As it emerges, in dealing with Pakistan and China because of the active but background role of the militaries in foreign policy decision making, there is a serious dilemma that India’s Ministry of External Affairs (MEA) is confronted with. Talks by the MEA are held at the corresponding level with the Foreign Affairs Ministries of both China and Pakistan. However, due to nebulous structures in both cases, they are ipso facto presenting “false fronts” in these talks. Deducing from PLA’s actions on the Line of Actual Control (LAC) and the timings of the incursions and transgressions over the LAC, there is a nagging suspicion that PLA has an independent stance on the LAC/Boundary question. Thus, will a boundary/LAC solution that is hammered out in negotiations of the interlocutors of the two countries hold its ground if the PLA is not onboard? Will the PLA dictate a hardline on the issue? Even then, the PLA could unilaterally disregard the outcome of negotiations between the MEA and China’s MFA. Due to this quaint ambiguity India may not see the resolution of the boundary question anytime soon.

On the Western flank too, India is confronted with a neighbour where the military dictates the agenda in foreign policy. The violation of the ceasefire along the Line of Control (LC) and resorting to firing across the International Boundary between rivers Chenab and Ravi and making it live have equated this section of the border with the LC. There is no restraint being exercised by the government in Islamabad. The Pakistan army indicates that it has its own agenda. Maintaining focus on India as its ‘arch-foe’, the Pakistan army gains internally and internationally as it belies an image of presence of aggressive designs from the larger neighbour thus garnering support for a steady flow of modern weapons and equipment.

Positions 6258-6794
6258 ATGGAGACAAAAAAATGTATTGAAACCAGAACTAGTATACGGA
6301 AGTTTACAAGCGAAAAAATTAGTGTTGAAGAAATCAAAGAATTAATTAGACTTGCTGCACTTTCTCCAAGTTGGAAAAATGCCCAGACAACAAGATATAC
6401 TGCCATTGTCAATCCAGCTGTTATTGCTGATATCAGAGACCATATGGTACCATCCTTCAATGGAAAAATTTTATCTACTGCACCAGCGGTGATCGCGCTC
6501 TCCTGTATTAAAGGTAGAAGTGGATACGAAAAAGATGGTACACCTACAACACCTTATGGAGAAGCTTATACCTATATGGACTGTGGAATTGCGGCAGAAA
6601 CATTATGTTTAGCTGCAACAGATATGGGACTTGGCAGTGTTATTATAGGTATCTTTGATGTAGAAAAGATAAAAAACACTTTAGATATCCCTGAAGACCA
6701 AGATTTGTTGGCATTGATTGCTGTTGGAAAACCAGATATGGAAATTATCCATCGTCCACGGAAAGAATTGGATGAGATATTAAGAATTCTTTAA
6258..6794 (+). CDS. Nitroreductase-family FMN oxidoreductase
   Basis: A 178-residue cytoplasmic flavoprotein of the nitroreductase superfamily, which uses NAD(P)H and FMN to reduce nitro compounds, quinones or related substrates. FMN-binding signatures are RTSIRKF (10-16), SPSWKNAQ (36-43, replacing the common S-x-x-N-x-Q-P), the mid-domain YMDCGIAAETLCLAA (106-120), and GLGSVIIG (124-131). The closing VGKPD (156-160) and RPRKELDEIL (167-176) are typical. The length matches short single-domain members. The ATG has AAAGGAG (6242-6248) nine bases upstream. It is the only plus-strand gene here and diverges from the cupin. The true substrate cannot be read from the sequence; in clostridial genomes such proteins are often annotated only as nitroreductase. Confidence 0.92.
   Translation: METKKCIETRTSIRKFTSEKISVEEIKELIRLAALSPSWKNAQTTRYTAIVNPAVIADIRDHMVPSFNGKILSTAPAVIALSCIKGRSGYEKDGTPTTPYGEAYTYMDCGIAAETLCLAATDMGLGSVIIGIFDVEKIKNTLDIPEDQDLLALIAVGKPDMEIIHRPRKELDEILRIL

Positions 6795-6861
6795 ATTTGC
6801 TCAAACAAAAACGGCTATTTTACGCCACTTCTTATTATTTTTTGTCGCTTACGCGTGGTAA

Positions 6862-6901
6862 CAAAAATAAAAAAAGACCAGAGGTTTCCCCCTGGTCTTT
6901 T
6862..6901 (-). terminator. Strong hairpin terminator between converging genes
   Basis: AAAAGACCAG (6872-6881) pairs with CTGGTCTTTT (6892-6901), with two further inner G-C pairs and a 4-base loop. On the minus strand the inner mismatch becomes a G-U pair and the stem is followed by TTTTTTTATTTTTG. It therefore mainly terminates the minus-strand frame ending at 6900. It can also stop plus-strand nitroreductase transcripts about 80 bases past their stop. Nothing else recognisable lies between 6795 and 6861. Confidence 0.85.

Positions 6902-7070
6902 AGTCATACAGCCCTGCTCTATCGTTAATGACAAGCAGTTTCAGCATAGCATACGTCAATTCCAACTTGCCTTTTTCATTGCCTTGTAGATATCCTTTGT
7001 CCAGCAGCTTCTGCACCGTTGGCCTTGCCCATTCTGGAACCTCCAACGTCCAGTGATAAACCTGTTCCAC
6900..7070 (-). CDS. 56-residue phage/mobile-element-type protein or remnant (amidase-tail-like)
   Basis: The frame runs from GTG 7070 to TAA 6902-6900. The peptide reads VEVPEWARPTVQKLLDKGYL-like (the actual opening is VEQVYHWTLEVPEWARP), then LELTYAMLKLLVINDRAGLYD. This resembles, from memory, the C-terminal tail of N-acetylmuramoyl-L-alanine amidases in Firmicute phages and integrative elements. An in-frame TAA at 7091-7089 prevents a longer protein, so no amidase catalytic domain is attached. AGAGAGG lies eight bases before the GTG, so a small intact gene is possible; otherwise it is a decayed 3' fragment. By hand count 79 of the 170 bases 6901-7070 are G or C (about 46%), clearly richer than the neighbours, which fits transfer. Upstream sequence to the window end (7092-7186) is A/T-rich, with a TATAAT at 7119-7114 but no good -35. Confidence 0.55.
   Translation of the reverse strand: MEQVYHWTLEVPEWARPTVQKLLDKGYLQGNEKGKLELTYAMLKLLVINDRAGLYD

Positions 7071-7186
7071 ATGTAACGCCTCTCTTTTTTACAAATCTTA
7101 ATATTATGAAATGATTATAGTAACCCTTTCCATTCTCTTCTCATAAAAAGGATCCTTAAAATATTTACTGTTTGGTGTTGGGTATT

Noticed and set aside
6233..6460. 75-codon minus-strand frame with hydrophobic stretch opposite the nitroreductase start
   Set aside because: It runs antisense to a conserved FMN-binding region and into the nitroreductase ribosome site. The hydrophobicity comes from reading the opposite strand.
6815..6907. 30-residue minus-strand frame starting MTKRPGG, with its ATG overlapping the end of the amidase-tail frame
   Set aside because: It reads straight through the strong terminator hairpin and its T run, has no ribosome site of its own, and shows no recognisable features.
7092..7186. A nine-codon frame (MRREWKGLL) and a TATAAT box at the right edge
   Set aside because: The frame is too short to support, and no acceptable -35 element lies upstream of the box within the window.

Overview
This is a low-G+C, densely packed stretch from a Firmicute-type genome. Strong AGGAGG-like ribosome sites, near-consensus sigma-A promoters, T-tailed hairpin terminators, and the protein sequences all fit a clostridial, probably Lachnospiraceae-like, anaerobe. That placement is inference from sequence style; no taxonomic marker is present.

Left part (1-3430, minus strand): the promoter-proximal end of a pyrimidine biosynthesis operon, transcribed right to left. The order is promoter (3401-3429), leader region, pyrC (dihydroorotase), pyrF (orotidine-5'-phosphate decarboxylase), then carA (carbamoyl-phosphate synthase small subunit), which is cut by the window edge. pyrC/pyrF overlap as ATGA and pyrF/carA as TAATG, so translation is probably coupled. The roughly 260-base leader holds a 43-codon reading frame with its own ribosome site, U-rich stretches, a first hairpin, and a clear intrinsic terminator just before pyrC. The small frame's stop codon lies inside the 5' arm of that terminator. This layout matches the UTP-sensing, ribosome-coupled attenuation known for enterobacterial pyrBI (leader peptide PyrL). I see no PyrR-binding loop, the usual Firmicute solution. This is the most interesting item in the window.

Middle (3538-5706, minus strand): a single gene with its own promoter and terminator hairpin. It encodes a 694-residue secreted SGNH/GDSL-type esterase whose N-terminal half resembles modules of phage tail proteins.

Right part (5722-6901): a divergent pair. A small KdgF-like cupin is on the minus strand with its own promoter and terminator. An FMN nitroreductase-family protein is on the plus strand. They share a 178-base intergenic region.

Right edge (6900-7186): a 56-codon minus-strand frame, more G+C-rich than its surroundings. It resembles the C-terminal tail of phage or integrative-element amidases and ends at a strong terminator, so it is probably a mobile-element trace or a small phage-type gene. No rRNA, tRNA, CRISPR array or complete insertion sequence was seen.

India has been conscious and proud of pursing an independent foreign policy…